Best Case Beer Instructions (English)

Your complete recipe should have:

  • a bag of crushed grain
  • disposable cheese cloth bag
  • malt extract
  • hop pellets (1-3 bags)
  • Dried yeast
  • small bag of bottling (corn) sugar

You’ll also need:

  • large pot
  • standard beer making equipment

You should read the instructions before you begin because there are "tips" listed throughout that you might want to consider.


Heat 7 litres of cold water in your brew pot until it is too hot to touch, but not boiling. Remove the pot from the heat. Pour the crushed grain into the cheese cloth bag and tie the top so the grains are not packed too tightly. Now immerse the cheese cloth bag into the water and steep it for 20 minutes... just like making tea. (The ideal steeping temperature is 155F but an educated guess will do.) Remove the bag of specialty grains and throw it in your compost.


Add all malt extract (and glucose or honey if any) to the water and stir well to dissolve. Put the pot back on the heat and bring mixture (wort) to a boil. Be careful not to boil over! Add your first addition of hops (Boiling hops) and start your 30 minute boil. Stir occasionally to avoid scorching.


This step tells you at what point during the boil to add the various hops in your recipe. Hops added at various times during the boil will have different effects to the finished beer. Note: If your recipe happens to contain gypsum, add it to the boil with the boiling hops.

Boiling Hops
All recipes have boiling (bittering) hops to balance the sweetness of the malt. The hops listed in your recipe as boiling hops should be added as soon as the boil begins, and boiled with the wort for a full 30 minutes to extract the bitterness from the hops.

Flavour Hops
Depending on the beer style you are making, your recipe might have flavour hops. This addition is designed to give the flavour of the hops you are using to the beer you are making. They will not contribute substantially to the bitterness because they are not boiled long enough. Add these hops during the last 8 minutes of your boil.

Finishing Hops
If the recipe you are using has finishing hops, add these hops during the last 1 minute of the boil. This addition should give you the aroma of fresh hops in your beer while not contributing much to the flavour or bitterness.


Upon completion of the boil, pour hot wort into primary fermenter containing about 5 litres of very cold water. It is not necessary to strain the hops as they will settle out later. Top up the primary fermenter to the 23 litre mark with more very cold water. As soon as you can get the temperature down below 30 degrees C (the sooner the better) it is time to add your yeast. Note: placing the hot pot in a sink full of cold water and stirring for a few minutes can be an effective way of getting the temperature down before pouring it into the primary fermenter.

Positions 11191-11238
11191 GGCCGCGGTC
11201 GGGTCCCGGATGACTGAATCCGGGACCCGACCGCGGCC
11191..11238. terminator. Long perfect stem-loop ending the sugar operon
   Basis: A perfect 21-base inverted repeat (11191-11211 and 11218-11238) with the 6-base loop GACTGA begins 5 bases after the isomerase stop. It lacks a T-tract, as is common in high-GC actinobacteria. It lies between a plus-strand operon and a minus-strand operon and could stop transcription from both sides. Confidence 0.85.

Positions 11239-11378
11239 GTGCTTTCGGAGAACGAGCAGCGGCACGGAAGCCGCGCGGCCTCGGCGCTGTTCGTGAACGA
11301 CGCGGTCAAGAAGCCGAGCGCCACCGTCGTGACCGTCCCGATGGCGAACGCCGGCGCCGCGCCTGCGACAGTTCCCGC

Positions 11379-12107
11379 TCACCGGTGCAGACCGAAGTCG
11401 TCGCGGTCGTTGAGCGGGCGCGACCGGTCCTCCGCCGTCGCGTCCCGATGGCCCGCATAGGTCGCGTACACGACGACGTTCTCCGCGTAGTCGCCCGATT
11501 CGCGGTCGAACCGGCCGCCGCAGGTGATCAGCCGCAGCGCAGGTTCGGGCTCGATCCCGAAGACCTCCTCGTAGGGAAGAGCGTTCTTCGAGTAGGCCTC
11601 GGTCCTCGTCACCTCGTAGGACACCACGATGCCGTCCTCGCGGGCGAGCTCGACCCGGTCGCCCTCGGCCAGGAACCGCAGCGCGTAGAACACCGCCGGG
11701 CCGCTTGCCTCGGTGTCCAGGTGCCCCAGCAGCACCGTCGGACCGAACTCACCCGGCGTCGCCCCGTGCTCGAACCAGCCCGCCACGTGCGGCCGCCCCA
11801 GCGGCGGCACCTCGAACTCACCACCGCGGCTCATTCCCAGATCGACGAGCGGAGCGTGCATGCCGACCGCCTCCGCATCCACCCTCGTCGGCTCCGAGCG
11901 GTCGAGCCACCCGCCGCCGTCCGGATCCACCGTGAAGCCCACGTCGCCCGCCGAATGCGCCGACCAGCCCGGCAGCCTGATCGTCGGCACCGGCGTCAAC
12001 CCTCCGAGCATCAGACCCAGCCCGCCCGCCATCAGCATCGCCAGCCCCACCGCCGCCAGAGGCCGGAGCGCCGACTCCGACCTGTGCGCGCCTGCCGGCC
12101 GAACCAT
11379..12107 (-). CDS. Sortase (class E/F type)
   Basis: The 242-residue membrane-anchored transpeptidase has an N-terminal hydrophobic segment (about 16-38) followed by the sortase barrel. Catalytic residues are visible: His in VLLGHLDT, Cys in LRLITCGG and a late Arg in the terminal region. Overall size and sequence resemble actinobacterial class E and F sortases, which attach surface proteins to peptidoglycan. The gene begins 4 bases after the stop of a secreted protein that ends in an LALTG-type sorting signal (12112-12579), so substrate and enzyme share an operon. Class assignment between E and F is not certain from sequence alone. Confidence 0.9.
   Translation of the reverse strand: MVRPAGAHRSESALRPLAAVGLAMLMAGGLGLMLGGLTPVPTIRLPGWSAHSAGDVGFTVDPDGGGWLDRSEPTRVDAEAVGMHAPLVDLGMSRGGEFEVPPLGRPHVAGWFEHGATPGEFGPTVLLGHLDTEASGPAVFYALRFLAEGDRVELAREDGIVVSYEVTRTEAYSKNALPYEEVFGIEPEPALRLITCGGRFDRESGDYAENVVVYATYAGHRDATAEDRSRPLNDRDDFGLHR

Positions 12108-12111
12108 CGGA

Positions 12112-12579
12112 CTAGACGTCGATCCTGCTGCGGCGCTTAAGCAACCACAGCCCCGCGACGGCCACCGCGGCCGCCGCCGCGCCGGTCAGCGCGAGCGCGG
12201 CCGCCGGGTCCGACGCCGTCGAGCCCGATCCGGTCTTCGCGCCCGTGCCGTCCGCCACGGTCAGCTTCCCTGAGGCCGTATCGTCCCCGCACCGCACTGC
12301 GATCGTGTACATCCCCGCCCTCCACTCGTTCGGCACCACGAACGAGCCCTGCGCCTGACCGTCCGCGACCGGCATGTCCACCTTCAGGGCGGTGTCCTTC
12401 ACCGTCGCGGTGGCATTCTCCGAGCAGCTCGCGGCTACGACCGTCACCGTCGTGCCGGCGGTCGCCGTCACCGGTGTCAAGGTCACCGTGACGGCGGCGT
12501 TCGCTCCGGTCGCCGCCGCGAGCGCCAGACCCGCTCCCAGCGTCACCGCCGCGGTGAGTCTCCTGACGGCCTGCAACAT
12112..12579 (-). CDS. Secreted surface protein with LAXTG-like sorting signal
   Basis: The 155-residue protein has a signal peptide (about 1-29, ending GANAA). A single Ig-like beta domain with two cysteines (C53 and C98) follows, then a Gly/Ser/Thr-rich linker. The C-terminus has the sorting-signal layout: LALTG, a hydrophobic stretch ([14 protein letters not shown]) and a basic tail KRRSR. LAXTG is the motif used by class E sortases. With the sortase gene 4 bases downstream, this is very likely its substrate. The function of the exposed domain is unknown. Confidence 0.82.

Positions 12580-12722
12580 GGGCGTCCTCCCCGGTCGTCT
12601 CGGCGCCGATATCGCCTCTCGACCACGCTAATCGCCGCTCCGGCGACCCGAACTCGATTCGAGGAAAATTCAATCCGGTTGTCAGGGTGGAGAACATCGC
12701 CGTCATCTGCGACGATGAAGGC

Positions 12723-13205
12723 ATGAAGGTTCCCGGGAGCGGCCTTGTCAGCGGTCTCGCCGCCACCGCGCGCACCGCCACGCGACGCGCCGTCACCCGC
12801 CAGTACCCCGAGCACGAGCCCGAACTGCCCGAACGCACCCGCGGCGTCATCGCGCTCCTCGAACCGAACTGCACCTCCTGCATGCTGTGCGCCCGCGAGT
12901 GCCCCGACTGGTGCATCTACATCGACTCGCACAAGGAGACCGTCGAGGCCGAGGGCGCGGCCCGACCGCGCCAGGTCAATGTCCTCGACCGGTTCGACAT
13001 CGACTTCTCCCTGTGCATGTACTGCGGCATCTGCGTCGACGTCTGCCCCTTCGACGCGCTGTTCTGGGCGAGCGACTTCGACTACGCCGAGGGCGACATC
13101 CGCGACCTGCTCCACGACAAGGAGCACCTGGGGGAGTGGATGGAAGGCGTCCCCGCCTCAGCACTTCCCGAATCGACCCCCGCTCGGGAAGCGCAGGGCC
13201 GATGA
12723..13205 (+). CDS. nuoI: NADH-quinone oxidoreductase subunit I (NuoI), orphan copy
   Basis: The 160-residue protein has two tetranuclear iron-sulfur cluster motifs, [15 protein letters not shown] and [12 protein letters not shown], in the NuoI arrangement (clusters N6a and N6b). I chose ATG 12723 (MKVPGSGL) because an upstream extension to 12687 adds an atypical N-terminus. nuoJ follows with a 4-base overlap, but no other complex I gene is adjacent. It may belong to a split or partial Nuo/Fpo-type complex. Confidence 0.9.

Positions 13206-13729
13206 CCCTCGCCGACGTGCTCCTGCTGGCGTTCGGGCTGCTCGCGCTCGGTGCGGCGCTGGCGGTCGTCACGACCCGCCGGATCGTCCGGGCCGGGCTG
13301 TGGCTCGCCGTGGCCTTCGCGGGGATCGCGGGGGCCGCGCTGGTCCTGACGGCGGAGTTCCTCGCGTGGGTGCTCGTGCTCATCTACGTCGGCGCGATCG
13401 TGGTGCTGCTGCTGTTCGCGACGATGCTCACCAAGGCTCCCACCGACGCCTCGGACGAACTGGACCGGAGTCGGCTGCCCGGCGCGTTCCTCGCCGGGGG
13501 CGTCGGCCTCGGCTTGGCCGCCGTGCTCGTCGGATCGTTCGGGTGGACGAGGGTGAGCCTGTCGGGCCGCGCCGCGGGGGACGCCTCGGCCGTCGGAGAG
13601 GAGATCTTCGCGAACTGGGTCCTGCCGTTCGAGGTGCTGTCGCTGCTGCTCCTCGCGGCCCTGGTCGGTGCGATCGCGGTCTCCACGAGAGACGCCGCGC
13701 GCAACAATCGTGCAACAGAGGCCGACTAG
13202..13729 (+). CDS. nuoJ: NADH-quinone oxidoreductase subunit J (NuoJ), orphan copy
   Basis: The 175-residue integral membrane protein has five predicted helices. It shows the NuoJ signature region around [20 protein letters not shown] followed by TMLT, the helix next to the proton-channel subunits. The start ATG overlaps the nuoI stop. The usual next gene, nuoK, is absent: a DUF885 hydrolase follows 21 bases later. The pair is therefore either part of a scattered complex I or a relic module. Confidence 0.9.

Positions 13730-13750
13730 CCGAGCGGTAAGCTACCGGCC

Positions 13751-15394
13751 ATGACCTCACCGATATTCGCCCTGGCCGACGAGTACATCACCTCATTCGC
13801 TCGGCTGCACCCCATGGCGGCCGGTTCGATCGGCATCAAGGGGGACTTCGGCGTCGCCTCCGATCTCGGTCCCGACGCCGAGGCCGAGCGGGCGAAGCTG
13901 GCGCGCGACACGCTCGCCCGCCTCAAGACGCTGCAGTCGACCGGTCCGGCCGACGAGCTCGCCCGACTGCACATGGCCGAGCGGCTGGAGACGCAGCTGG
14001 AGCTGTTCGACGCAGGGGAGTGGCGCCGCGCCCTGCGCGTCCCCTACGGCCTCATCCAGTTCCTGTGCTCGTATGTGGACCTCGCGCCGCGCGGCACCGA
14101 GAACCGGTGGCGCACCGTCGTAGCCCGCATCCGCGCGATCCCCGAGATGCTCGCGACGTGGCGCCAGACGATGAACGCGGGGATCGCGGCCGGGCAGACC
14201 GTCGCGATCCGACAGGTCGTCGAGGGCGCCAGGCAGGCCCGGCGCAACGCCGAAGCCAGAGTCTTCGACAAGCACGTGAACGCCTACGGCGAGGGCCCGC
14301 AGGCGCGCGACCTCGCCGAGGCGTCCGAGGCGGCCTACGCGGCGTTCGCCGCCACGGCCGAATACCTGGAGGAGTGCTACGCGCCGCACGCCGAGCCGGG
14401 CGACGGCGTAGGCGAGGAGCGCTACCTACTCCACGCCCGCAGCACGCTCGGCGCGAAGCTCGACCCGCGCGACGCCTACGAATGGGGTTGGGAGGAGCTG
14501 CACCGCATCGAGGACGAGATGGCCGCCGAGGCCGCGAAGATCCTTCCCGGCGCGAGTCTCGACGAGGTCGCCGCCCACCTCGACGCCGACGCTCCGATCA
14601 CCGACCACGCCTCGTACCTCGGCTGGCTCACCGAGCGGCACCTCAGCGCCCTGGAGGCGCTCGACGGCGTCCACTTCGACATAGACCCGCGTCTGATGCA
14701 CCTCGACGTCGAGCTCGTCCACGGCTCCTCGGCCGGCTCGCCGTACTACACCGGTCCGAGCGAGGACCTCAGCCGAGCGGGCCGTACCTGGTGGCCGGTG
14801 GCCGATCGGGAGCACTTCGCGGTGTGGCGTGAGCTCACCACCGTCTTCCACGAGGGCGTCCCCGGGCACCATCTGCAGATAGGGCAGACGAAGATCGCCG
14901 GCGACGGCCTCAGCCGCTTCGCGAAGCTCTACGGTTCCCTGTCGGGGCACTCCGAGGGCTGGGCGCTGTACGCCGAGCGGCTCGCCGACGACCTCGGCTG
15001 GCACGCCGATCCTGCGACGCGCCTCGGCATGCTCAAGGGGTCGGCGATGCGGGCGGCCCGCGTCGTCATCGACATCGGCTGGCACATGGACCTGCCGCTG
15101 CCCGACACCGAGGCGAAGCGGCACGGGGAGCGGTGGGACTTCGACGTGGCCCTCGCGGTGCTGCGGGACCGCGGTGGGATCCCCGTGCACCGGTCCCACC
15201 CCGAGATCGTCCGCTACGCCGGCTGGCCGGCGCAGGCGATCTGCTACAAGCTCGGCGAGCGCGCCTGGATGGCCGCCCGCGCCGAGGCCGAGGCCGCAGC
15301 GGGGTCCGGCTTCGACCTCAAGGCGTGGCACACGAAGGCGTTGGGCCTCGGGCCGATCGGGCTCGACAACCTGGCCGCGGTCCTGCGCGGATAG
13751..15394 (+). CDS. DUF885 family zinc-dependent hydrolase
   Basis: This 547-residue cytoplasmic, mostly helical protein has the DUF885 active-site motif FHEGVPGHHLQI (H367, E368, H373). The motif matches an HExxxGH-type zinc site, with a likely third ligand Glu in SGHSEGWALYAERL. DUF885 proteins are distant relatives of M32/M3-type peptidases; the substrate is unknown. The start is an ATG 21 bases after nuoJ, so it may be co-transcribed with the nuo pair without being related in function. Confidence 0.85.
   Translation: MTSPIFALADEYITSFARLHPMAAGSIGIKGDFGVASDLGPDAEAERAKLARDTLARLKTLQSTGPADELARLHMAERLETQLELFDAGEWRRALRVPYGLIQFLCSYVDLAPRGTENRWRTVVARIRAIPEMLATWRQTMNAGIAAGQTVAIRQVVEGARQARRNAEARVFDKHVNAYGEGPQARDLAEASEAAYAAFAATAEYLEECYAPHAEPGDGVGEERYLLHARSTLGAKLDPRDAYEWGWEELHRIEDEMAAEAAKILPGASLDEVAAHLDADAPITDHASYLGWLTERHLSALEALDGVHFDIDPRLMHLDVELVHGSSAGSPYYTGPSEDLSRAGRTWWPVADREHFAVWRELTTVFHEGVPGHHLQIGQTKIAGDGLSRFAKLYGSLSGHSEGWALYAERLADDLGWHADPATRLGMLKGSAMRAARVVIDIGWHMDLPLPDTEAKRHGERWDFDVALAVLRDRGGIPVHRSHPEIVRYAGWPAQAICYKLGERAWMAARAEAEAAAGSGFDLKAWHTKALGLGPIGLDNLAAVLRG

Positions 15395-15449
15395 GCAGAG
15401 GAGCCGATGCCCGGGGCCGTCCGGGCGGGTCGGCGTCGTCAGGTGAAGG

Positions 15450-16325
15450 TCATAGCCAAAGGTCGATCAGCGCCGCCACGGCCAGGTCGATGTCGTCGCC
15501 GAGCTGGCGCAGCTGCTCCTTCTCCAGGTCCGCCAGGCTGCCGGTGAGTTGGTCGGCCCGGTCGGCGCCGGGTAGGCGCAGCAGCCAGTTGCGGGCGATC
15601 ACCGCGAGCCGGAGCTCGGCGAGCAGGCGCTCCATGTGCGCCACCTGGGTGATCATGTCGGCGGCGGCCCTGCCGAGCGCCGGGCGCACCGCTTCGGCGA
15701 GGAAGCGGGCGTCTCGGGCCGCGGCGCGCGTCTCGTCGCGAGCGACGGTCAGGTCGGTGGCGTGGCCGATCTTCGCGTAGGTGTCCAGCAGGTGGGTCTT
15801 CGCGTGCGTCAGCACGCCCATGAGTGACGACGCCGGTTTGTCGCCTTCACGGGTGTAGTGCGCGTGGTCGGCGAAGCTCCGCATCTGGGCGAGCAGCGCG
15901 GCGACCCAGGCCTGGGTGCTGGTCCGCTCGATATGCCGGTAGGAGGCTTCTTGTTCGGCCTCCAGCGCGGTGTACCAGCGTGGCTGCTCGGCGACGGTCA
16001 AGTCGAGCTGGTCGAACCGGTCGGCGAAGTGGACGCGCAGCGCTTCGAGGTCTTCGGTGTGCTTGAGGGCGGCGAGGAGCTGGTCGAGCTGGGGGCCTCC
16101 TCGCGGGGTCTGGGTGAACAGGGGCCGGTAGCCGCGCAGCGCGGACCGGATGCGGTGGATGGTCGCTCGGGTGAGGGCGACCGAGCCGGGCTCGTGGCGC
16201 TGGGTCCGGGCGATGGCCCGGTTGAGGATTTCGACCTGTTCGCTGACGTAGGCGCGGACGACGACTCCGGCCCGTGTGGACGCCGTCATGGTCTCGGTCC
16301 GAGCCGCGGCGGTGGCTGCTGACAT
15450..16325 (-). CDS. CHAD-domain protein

In a sterile cup or bottle, add ¾ of a cup of luke warm water (30-35 degrees C). Sprinkle the yeast from the packet into the water and cover it for 10 minutes. Now stir it and pour the slurry into the unfermented beer. Mix well. Place the lid on top of the fermenter (don’t snap it down). Keep it in an area where you can maintain a constant temperature of 18-23 degrees C. (Hotter is definitely not better.)
Note: Even better results can be obtained by using pure liquid yeast cultures. Ask for details.


In approximately 12-24 hours you should see evidence of yeast activity in the form of a layer of foam (called kraeusen) covering the surface of the beer. In about 2-3 days, you will notice that the foam will begin to change in appearance, developing holes, and starting to collapse. It is now time to transfer (rack) the beer into the secondary fermenter. Note: Neglecting to rack at this time can be hazardous to your beer and you should never let the beer sit in the pail for more than 5 days.Note: Neglecting to rack at this time can be hazardous to your beer and you should never let the beer sit in the pail for more than 5 days.


Gently siphon the beer into the secondary fermenter being careful not to disturb the sediment. Avoid splashing the beer at this stage by placing the end of the siphon hose at the bottom of the receiving vessel. Add some water to your airlock and attach it to the secondary. Maintain the same temperature and provide a dark environment for this stage of the process. Do not remove the airlock again until bottling day or spoiled beer could result.


In about 7 to 10 days you will notice that the release of carbon dioxide through the airlock has slowed considerably or stopped completely. The beer is now ready to bottle, but can sit for a few more days if your not in a hurry. On bottling day, check the specific gravity with a hydrometer. Make sure that your final reading is below 1.020 and that the beer appears stable. (very little activity in the airlock)


Bulk Priming- Boil your bottling sugar (small bag of white powder) in 1 cup of water on the stove. Pour this mixture into your sterilized, plastic, empty fermenting pail. Now gently rack (syphon) the beer into the plastic bucket. Gently stir the beer to dissolve the sugar mixture into the beer. Syphon the beer into bottles to within 1½ inches from the top. (A ‘bottle filling attachment’ for your syphon hose works best. Ask for details)


Keep the beer at room temperature for 7 to 10 days. Next, move the beer to a cooler location and start to enjoy. Remember, most beer will continue to improve for the next month or so. Cheers!!!
Beer Colour tip: During the boiling stage, holding half of the malt extract back until the end of the boil can give you a lighter colored beer. This method is useful when making light lagers and lighter coloured wheat beers and ales.

Cheers and Happy Brewing!

Download a PDF of the instructions here.